Palm's Windows Treo to arrive early in 2006

As expected, Palm has unveiled a forthcoming Treo smart phone running Microsoft's Windows Mobile 5.0. The device will be available in the US early next year.

Few specific details about the device were released, but Palm president and CEO, Ed Colligan, called the Windows Treo an historic product that the company hoped would help it become a supplier to IT departments around the world. Treos combine the functionality of a PDA with the ability to make phone calls and browse the Internet.

Colligan was joined on stage by Microsoft chairman and chief software architect, Bill Gates, and Verizon Wireless president and CEO, Denny Strigl, whose company will be the exclusive provider of the Windows Treo for several months.

"This is our first 3G product," Colligan said. Verizon's growing Evolution-Data Only (EV-DO) network-based on Code Division Multiple Access (CDMA) technology allows download speeds between 400Kbps and 700Kbps in some parts of the US.

The companies have been working on the product for several years, Colligan said, but word of the device had trickled out on handheld enthusiast websites like Engadget (www.engadget.com) during the past few months.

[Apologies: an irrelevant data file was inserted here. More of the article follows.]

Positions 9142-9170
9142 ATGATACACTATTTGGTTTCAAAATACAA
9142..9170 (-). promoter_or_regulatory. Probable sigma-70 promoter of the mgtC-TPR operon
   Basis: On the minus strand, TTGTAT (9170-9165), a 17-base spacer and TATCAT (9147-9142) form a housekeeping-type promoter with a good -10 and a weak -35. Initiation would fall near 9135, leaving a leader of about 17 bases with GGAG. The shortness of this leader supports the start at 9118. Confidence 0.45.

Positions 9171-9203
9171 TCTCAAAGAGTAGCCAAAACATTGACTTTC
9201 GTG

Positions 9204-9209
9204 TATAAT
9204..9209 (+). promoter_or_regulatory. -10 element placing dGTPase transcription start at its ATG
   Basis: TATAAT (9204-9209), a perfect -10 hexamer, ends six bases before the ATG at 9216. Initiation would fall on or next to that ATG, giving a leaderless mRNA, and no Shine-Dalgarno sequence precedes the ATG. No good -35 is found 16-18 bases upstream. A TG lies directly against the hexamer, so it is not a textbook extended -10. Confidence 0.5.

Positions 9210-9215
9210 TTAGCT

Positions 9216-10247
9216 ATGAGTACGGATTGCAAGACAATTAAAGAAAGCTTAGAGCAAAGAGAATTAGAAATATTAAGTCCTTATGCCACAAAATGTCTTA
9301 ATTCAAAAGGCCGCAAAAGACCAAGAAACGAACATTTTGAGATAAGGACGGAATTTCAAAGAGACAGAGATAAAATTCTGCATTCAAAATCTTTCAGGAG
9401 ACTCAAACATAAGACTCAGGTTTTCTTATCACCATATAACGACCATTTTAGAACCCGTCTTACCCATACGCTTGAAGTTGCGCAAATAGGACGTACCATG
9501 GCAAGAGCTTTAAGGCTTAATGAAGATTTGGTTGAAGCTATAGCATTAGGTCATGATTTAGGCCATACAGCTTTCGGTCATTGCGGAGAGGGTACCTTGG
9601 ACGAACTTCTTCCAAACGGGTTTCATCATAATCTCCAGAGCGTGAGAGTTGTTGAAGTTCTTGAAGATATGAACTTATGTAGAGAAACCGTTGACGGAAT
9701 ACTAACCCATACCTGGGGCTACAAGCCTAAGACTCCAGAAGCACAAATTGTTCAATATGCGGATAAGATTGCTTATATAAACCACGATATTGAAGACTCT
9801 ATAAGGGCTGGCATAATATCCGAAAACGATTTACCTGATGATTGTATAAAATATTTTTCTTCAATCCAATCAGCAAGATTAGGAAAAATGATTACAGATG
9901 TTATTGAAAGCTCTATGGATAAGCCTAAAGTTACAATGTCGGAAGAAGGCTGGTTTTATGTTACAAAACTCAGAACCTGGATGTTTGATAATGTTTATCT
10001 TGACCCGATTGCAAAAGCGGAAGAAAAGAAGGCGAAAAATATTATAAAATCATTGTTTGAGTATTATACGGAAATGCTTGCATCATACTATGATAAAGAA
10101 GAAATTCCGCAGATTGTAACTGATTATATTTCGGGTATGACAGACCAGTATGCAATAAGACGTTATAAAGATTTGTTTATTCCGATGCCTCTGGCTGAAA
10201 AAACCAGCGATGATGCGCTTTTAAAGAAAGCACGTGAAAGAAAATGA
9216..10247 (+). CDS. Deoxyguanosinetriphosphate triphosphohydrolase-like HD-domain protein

Palm's Treo 600 and 650 have been hot sellers, but most of them have been bought by individuals for personal use. The devices run the venerable Palm OS, which has been the exclusive operating system for Palm's devices since the company's inception.

However, Windows Mobile 5.0 allows users to hook Treos into corporate Exchange email servers and deploy corporate applications written for Windows on the phone, Colligan said.

Microsoft believes all professionals will have a phone that allows them to access their email eventually, Gates said. This device would allow Microsoft to tap into the growing demand for Palm's devices, he said.

Microsoft and Palm also worked together to build some of Palm's application expertise into the Windows Treo, allowing Palm to differentiate the Treo from other Windows Mobile 5.0 products sold by companies such as HP, Colligan said.

He did not directly address the future of the Palm OS within Palm's smart phones and PDAs. He called the Microsoft announcement an expansion of Palm's product line, saying "this is not about other things going away. This is about growth."

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